Planning & Working Papers - Working Paper 03-15 (en),
Others - REP_ENERG_1301 (fr), (nl),
Planning & Working Papers - Working Paper 10-14 (nl),
Every three years, the Federal Planning Bureau presents the long-term energy projections for Belgium. This fifth edition simulates the implementation of the EU Climate and Energy legislative Package at the level of the Belgian energy system by 2020. However, this exercise is not limited to 2020, but projects the evolution of the system until 2050.
Forecasts & Outlook - EFEN2014 (fr), (nl),
The power landscape is growing ever more complex due to, among other things, legislation and targets defined at several levels which tend to influence (and sometimes contradict) one another. One can wonder if the different economic agents can still see the wood for the trees and if the lights will stay on all the time. The first in line to worry is the federal government, since it carries the responsibility of permanently guaranteeing the security of supply. In times of increased electricity production by variable energy sources 1 (solar PV, wind) and of distorted investment signals, how to guarantee security of supply is not obvious. The absence of investment in sufficient reserve capacity and – in the worst case scenario – inadequacy of generation capacity may lead to soaring societal costs. This Working Paper focuses on the specific event of things going wrong in spite of all initiatives and mechanisms put in place: a national blackout paralyzing the entire Belgian economy for one hour and its price tag are scrutinised.
Articles - Article STU 04-14 : WP 03-14
Privatization, internal market, interconnections, greenhouse gas emission reductions, renewable energy targets… is it possible to reconcile these themes? And if so, will our lights stay on? This is a major concern of a number of players in the energy field, especially the Secretary of State for Energy since he is responsible for guaranteeing the security of supply. In times of increased electricity production by variable energy sources and of distorted investment signals, guaranteeing security of supply is not evident, since the absence of investments in sufficient reserve capacity and – worst case scenario – inadequacy of generation capacity may lead to soaring societal costs. This Working Paper focuses on the specific event that, in spite of all initiatives and mechanisms in place, things go wrong: a national black-out paralyzing the entire Belgian economy for 1 hour and its price tag are analysed.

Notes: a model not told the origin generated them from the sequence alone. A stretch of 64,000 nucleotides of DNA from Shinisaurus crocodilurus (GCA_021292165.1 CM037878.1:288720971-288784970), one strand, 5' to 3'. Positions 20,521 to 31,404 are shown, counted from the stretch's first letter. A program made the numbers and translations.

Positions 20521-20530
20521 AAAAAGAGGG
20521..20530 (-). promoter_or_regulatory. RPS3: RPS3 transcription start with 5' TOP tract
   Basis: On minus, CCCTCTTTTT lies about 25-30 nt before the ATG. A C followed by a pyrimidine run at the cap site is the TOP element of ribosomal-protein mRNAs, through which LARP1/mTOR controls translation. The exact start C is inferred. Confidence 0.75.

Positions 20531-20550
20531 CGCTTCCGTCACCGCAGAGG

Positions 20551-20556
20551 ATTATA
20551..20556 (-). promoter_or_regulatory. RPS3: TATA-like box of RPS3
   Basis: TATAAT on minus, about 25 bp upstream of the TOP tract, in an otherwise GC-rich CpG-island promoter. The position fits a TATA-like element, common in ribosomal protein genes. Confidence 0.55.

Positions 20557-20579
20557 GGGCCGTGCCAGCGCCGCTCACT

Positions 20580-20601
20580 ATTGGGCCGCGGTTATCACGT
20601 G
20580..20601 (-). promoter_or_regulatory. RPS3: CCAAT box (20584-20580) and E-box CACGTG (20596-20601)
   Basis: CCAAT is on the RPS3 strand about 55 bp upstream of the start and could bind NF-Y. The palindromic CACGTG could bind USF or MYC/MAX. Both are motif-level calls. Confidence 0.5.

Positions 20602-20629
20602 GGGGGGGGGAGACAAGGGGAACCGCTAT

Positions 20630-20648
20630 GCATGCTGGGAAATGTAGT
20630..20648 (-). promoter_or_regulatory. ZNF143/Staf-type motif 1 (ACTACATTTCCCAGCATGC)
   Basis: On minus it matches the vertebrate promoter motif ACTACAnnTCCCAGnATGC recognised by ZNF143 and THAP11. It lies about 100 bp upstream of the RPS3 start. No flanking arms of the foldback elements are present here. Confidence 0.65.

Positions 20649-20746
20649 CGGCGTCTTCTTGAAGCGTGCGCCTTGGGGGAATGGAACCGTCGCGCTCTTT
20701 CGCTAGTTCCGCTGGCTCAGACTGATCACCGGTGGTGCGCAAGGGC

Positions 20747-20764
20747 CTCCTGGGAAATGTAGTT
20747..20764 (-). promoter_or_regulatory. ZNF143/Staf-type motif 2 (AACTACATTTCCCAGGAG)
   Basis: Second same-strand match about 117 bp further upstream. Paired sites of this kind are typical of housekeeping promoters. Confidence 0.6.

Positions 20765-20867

Planning & Working Papers - Working Paper 03-14 (nl),
In this working paper, the employment effect triggered by a transition towards an all renewable energy system in Belgium by 2050 is scrutinized. The job impact is estimated up until the year 2030. Using a labour intensity methodology, net job gains are to be expected in each renewable trajectory for any given year. A distinction is made between construction, installation and manufacturing (CIM) and operations, maintenance and fuel processing (O&M) jobs, with the maximum amount of CIM jobs created over the reference scenario exceeding the amount of O&M jobs. This points to the fact that renewable energy sources tend to have a higher construction and installation component in employment than fossil fuels. These installation jobs, along with numerous other job types (e.g. monitoring, planning, certifying), are bound to be and remain domestic. A sensitivity analysis on the effect of applying a decreasing employment multiplier over time is modeled, accompanied by an enumeration of arguments pro and contra using this type of multiplier. All through the paper, a number of reflections are brought to the fore that may nuance the obtained figures and effects. In order for the jobs to materialize, targeted educations, preferably in close collaboration with industry, technical schooling and interest in science are crucial. Enabling policies and measures within a solid, transparent policy framework should accompany the whole process. In this regard, some policy domains and actions are described that could prove useful in tapping the vast job potential.
Planning & Working Papers - Working Paper 07-13 (en),
The analysis presented in this Working Paper is based on the scenarios of the draft Prospective Study for Electricity (PSE2) elaborated by the Directorate General for Energy of the FPS Economy, S.M.E.s, Self-employed and Energy in collaboration with the Federal Planning Bureau. The question examined in this analysis is whether the total generation capacity calculated in the PSE2 is compatible with the results of an adequacy assessment following ENTSO-E’s methodology (ENTSO-E is the European Network of Transmission System Operators for Electricity).
Planning & Working Papers - Working Paper 04-13 (fr),